Parents may assume that apps for younger audiences are innocuous, simply fulfilling their children's entertainment or educational needs, but ToyZone conducted a new study that discovered many platforms exploit kids by tracking their online footprints and selling their sensitive data.
ToyZone examined 107 apps during the investigation; only 16% collected zero data. To put that into perspective, only 17 out of 107 kid-targeted apps did not harvest personal information from their users. Yikes!
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ToyZone classified tracked data into 14 categories: Contact Info, Health and Fitness, Financial Info, Location, Sensitive Info, Contacts, User Content, Browsing History, Search History, Identifiers, Purchases, Usage Data and Diagnostics.
Investigators discovered that Greenlight, a teen-targeted, money management app, is the most data-hungry app, harvesting a multitude of data types from users (i.e. kids' financial information, location, search history and more).
"Teaching kids how to manage their finances is more and more important, but does it have t come at the expense of harvesting so much of their data, too?" ToyZone asks.
Pokémon Go is the second-most data-hungry, kid-focused app, snatching sensitive details from users such as contact information, location, purchases, search history and a slew of other data types. (It's worth noting that PBS Kids Games and Townscraper are the least data-hungry.)
The Messenger Kids app, a platform pushed by Meta, is another data-sucking trap for kids. ToyZone researchers discovered that Messenger Kids also tracked a variety of data types from users, earning it a third-place position.
Interestingly, the Toy Zone study pointed out that although Greenlight is the most data-hungry, kid-targeted app, it claims not to monetize nor sell users' data. However, last year, Vice called Greenlight out for a stipulation in its privacy agreement that says it has a right to share personal information with "ad and marketing vendors" and other third parties. Greenlight has since removed this clause from its policy.
ToyZone also examined 11 app categories: Books and Reading, Educational, Arts and Crafts/Drawing, Music, Gaming, Money Management, Social Media and Messaging, Coding, Science, Nature and Animals, and Video Streaming.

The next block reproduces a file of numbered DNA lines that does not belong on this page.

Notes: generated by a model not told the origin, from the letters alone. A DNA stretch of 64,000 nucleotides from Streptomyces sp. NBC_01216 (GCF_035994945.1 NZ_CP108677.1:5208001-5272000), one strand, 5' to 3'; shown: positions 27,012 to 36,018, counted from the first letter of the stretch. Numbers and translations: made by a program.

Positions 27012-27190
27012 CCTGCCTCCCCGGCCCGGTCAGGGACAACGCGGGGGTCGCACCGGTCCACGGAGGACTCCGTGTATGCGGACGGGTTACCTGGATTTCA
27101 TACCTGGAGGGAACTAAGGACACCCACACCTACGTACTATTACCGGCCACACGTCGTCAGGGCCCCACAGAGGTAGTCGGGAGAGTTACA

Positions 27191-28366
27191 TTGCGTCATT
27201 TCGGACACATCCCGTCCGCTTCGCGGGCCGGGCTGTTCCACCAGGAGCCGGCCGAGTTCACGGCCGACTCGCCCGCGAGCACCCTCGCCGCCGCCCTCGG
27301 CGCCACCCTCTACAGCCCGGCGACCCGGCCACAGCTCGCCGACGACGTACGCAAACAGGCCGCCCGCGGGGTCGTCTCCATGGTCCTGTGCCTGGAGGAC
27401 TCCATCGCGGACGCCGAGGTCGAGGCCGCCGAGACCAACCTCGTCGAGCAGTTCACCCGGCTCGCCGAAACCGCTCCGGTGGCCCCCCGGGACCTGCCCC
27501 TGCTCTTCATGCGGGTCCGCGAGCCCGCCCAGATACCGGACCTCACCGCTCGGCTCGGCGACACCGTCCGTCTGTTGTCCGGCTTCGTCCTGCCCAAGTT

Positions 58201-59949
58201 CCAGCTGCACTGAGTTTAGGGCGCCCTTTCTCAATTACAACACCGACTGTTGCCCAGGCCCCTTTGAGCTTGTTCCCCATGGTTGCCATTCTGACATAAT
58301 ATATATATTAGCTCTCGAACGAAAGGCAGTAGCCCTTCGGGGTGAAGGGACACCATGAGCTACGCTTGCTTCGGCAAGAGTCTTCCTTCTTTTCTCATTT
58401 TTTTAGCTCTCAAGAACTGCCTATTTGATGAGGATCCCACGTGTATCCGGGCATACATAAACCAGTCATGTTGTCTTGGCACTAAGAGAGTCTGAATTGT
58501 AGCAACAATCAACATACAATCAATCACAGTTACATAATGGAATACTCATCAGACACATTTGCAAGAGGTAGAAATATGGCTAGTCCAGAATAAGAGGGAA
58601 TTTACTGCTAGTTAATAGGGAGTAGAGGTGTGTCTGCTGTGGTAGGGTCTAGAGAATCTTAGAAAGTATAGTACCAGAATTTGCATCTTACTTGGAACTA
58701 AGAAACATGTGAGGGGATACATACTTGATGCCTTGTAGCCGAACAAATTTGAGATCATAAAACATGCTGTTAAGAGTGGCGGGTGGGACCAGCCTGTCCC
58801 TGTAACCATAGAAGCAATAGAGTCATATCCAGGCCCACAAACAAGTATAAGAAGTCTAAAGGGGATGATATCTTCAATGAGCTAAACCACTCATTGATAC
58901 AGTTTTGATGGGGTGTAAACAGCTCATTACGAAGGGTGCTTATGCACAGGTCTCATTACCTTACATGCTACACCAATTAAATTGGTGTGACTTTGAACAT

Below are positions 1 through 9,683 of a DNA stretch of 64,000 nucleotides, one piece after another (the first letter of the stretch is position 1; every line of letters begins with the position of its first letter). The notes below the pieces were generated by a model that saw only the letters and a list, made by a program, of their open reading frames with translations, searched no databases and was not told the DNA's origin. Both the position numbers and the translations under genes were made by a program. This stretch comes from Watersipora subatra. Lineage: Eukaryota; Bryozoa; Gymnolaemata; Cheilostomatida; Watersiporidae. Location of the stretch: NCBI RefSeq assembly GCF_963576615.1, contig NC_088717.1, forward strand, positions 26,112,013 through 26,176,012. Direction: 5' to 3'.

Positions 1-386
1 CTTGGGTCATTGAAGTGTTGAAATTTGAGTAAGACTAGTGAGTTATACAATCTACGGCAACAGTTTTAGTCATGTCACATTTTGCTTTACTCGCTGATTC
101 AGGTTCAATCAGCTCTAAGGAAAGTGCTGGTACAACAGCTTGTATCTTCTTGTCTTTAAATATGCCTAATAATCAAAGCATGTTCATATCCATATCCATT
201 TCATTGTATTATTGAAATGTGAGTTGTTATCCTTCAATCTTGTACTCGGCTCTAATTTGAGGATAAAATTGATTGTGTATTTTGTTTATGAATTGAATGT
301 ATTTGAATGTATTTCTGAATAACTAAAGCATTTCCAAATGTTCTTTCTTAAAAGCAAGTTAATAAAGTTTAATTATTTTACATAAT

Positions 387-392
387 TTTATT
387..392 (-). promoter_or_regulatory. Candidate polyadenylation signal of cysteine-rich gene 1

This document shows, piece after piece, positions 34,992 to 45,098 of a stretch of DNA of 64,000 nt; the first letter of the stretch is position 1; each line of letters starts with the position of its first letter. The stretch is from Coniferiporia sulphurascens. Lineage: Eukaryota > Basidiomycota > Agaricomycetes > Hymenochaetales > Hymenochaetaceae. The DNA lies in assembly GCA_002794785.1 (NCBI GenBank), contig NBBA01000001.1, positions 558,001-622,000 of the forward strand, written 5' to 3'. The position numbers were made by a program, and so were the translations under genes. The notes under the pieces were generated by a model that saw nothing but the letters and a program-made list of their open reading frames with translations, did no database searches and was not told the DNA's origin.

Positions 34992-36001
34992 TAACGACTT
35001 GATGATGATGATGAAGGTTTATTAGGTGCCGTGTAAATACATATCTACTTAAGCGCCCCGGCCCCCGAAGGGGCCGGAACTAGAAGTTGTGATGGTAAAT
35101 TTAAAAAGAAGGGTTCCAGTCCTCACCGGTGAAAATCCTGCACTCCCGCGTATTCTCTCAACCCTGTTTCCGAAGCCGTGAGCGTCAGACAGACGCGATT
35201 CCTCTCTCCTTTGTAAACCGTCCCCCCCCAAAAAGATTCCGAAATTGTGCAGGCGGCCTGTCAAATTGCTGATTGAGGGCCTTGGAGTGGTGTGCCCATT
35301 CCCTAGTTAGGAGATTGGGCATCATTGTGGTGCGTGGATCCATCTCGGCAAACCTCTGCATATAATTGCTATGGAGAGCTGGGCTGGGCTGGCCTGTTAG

Money Management, Gaming and Social Media were the most data-hungry app categories. Interestingly, Science was the least data-hungry app category.
The ToyZone study breaks down which platforms guzzle the most data from your kids in each app category. To highlight some eye-catching discoveries, YouTube Kids and Disney Now are the most thirsty for your kids' data in the Video Streaming category. Animal Jam and Roblox follow Pokémon Go as the most data-hungry apps under Gaming.
At this point, you may be wondering, "How can I protect my kids from these exploitative apps?" ToyZone has an answer.
How to protect your kids from data-hungry apps
In regards to insulating one's kids from data-hungry entities, ToyZone makes the following suggestions:
- Download parental-control software to keep tabs on your children's activities
- Implement strict privacy settings on websites, browsers and apps
- Only download apps from reputable stores with their own policies that protect young users (but keep in mind that these protocols are often flawed and bypassed)
ToyZone recommends that parents remain viligant of the apps their kids are using. It's also important to ensure children are aware of the perils of data-tracking software.
"It is of prime importance to maintain a healthy, open dialogue with children about their personal privacy (what they say and do online) and their consumer privacy (the data they grant to software companies)," ToyZone concluded.
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Kimberly Gedeon, holding a Master's degree in International Journalism, launched her career as a journalist for MadameNoire's business beat in 2013. She loved translating stuffy stories about the economy, personal finance and investing into digestible, easy-to-understand, entertaining stories for young women of color. During her time on the business beat, she discovered her passion for tech as she dove into articles about tech entrepreneurship, the Consumer Electronics Show (CES) and the latest tablets. After eight years of freelancing, dabbling in a myriad of beats, she's finally found a home at Laptop Mag that accepts her as the crypto-addicted, virtual reality-loving, investing-focused, tech-fascinated nerd she is. Woot!